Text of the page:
Connecting the Dots: Combining Internal Data with External Data to Find Deeper Insights
Here at Talkwalker, data is our business.
We crawl every corner of the web to find mentions of your brands, keywords and organizations on social media, forums, TV and even print media. We then slice and dice this data to help give the numbers context and turn it into insights that can be used by all departments and industries. Essentially we can provide you with a whole bunch of “external” data.
But we also recognize that data comes in all shapes and sizes and a lot of this data is private or internal. This can be anything from sales data, to conversion rates, customer retention statistics and much more. And one of the great things about data is that if you combine it well, its value increases. That’s why we are constantly working on multiplying integration possibilities of Talkwalker.
Our recent partnership with data dashboard experts Klipfolio brings to life an easy way to visualize Talkwalker dashboards. Now you can gather multiple data sources together and easily spot correlations between different data sets. And it’s in this process that you can truly get to grips with the power that data of all kinds has to offer.
To explain exactly how marketing professionals can leverage Talkwalker’s integrated social intelligence to deliver business insights, here are a few examples:
#1 Prove ROI of Your Marketing Activities: Volume of Mentions & Sales Data
For most companies, sales figures are one of, if not the main number by which they measure performance. In the end, it all comes down to the bottom line but for marketers and comms professionals in particular, correlating sales with their campaigns and activities isn’t always easy.
One way to do this however is to chart sales figures and metrics like online mention volume on one graph (Note: Sales figures in the graph are not real figures).
In this example we’ve overlaid Coca-Cola’s positive and negative social mentions over a one month period on top of hypothetical sales figures over this period. Analysts can then look for correlations between the two charts to see if there is a relationship between a certain campaign and sales. Scales can of course also be adjusted so weekly mentions/sales could be examined rather than daily.
What this does on the marketers side is give them hard figures to back up the performance of their activities and prove ROI. Management, on the other hand, can quickly get an easy to understand snapshot of marketing performance to empower future business decisions.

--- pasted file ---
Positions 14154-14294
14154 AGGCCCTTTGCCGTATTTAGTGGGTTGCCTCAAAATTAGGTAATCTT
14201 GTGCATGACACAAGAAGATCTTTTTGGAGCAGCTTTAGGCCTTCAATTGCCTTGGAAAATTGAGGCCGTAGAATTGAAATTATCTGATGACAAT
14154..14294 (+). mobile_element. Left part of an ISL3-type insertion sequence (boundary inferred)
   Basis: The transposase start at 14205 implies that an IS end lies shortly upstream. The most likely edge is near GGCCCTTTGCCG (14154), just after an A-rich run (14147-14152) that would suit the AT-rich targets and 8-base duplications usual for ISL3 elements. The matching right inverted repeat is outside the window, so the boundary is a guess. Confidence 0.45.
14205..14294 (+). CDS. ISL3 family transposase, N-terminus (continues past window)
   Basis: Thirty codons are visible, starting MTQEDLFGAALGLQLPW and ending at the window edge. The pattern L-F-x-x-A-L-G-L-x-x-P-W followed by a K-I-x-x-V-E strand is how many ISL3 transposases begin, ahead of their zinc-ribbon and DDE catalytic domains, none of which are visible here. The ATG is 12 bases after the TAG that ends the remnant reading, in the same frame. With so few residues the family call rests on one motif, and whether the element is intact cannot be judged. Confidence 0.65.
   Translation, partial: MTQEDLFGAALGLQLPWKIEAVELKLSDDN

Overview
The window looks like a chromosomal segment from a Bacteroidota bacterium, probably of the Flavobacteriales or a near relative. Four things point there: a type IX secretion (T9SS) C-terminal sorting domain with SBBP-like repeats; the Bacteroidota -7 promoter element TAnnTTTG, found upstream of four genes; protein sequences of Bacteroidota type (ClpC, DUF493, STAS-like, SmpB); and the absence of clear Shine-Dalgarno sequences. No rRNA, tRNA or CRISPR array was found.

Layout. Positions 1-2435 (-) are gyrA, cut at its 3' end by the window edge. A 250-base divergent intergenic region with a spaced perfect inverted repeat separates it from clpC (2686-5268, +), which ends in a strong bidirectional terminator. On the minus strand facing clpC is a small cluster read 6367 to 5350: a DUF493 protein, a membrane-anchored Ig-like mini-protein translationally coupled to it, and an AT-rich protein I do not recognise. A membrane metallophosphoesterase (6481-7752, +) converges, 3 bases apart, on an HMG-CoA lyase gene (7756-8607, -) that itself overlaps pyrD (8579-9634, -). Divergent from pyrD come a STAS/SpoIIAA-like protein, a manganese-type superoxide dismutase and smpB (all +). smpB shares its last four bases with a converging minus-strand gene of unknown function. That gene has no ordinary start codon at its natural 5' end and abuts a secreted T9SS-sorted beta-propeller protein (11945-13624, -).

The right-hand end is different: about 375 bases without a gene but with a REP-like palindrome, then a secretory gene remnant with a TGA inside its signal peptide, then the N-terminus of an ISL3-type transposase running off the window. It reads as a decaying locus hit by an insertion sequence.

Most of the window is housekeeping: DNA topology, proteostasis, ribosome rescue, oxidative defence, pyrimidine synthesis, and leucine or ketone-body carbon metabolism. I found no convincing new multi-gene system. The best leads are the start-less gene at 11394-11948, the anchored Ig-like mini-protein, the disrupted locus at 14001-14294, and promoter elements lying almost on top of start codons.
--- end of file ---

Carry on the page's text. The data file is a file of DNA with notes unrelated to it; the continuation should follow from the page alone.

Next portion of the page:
#2 Optimize Your Social Channels For Conversion: Sentiment & Google Analytics Goals
These days, however, sales figures are just one small part of the picture when it comes to data. For digital marketing teams in particular, Google Analytics has become a key part of any marketing team’s measurement arsenal.
The strength of Google’s Analytics lies in its ability to track all aspects of your owned performance in terms of website traffic, traffic from social channels, goal conversions, you get the picture. What it’s missing is the impact that some marketing metrics like brand awareness or perception can have on brand health.
Here again Talkwalker’s data can help. Talkwalker can track and divide online mentions by media channel. The peeks and troughs in this data can be overlaid with, for example, Google Analytics goal conversion data.
Examining the correlations between both can help you to understand how your social presence is affecting your ability to reach particular marketing goals and by tracking this data over time, you can start to refine your social media strategy to ensure best conversion rates for every social media channel.
#3 Boost Your Lead Generation Campaigns: Volume of Mentions & Salesforce Leads
Talkwalker data can be combined with, for example, Salesforce leads data to get an idea of how marketing campaigns are impacting lead generation.
By visualizing both data sets side by side, marketing teams can see exactly how effective their lead generation campaigns are. They can then work together to see how these data sets are related and find ways to improve the correlation. By adding more detailed data such as contract value and leads volume by media channel, you’ll be able to assess the lead generation potential of each channel and reduce the cost per acquisition.
#4 Reduce Customer Churn: Sentiment & Customer Retention Rates
Getting new customers is important but keeping hold of your existing customers can be even more critical. For many businesses, existing clients not only drive revenues through upselling, but also can boost brand awareness and Sales by serving as vocal brand advocates.
For larger companies in particular, sentiment levels may be the best metric to look at in this scenario as this can give you an idea of how a crisis or negative reviews are affecting your existing customer base.
Did a recent high profile news story have an actual effect on existing customers or did they trust your handling of the issue? Or conversely, has a string of positive coverage helped to reduce customer churn or have other less public issues negated the effect of this positivity? You can even look at metrics for rival companies to see if positive mentions for their services are driving your customers away.
The possibilities really are endless when it comes to integrating different datasets and the data that matters for each business will be different. These are just a few examples but the best way to find out exactly how to make data work better for your business is to try it out for yourself and have fun with it. With new data sets popping all the time, there’s no telling what kind of correlations you can find and by trying different combinations, you may be able to find those hidden insights that can give you an extra edge on your competitors.
Image Credit: Colston Consulting, cropped & resized to 1024 x 582 pixels